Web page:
Background. The engineered Fc-nonbinding CD3 antibody has lower mitogenicity and a precise therapeutic window for disease remission in patients with type 1 diabetes. Before anti-CD3 can be considered for use in transplantation, the most effective timing of treatment relative to transplantation needs to be elucidated. Materials and Method. 50 Μg of anti-CD3 (145-2C11) F(ab)2 fragments or saline were administered intravenously for 5 consecutive days (early: day -1 to 3 or delayed: day 3 to 7) to CBA (H2k) mice transplanted with cardiac allograft from C57Bl/10 (H2b) (day 0). Result. Survival of allografts was prolonged in mice treated with the early protocol (MST=48 days), but most were rejected by day 100. In contrast, in mice treated with the delayed protocol allografts continued to survive long-term (Fig. 1). The delayed protocol significantly inhibited donor alloreactivity at day 30 as compared to the early protocol. A marked increase in Foxp3+ T cells (50.3±1.6%) infiltrating the allografts in mice treated with the delayed protocol was observed (***p<0.0001 vs. early (24.9±2.1%)) at day 10 (Fig. 2AB); a finding that was maintained in the accepted cardiac allografts at day100. We conclude that the timing of treatment with anti-CD3 therapy is critical for inducing long-term graft survival. Delaying administration effectively inhibits the alloreactivity and promotes the dominance of intragraft Foxp3+ T cells allowing the long-term graft acceptance.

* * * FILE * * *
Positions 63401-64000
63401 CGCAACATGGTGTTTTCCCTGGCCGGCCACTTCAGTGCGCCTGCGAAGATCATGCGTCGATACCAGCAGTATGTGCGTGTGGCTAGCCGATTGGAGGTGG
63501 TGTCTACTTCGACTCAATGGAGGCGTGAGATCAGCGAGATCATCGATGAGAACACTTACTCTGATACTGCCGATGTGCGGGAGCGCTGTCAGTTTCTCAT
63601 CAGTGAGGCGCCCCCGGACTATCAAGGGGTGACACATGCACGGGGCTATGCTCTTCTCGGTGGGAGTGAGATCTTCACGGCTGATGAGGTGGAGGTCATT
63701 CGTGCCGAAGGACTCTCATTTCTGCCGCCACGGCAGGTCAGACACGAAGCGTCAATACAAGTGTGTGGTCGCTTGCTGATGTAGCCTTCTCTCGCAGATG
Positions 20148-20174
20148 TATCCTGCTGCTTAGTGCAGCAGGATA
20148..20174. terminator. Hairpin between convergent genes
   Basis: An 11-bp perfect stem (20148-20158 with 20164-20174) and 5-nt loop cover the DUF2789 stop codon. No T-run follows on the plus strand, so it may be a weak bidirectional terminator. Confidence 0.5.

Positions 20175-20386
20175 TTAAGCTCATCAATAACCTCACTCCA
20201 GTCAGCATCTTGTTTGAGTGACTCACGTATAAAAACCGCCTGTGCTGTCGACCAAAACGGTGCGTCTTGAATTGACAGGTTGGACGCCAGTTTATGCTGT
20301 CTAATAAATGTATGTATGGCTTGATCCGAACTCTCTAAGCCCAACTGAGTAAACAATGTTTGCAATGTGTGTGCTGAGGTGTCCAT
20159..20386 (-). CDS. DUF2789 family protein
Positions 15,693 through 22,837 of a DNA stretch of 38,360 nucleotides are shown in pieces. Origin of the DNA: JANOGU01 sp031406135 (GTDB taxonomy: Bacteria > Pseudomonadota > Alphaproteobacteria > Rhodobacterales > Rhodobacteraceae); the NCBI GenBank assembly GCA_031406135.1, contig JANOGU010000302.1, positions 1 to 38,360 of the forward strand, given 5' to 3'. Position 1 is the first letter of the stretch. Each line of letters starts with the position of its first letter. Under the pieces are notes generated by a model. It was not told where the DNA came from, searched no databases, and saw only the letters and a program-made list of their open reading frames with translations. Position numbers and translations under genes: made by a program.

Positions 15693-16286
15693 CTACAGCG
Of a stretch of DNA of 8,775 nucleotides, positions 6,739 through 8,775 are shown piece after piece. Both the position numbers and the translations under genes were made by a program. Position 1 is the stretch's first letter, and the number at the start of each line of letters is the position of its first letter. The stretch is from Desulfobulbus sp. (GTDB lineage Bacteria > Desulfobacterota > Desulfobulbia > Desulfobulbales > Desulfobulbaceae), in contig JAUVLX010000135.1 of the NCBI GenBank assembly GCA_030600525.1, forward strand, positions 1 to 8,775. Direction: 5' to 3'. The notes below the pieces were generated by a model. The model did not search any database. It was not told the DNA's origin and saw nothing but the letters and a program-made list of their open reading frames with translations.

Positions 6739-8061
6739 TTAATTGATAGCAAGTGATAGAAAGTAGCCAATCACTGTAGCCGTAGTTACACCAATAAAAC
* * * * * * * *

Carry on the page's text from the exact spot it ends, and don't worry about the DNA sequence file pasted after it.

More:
To cite this abstract in AMA style:Goto R, You S, Zaitsu M, Chatenoud L, Wood K. Delayed Anti-CD3 Therapy Results in Depletion of Alloreactive T Cells and the Dominance of Foxp3+CD4+ Graft Infiltrating Cells [abstract]. Am J Transplant. 2013; 13 (suppl 5). https://atcmeetingabstracts.com/abstract/delayed-anti-cd3-therapy-results-in-depletion-of-alloreactive-t-cells-and-the-dominance-of-foxp3cd4-graft-infiltrating-cells/. Accessed December 6, 2023.
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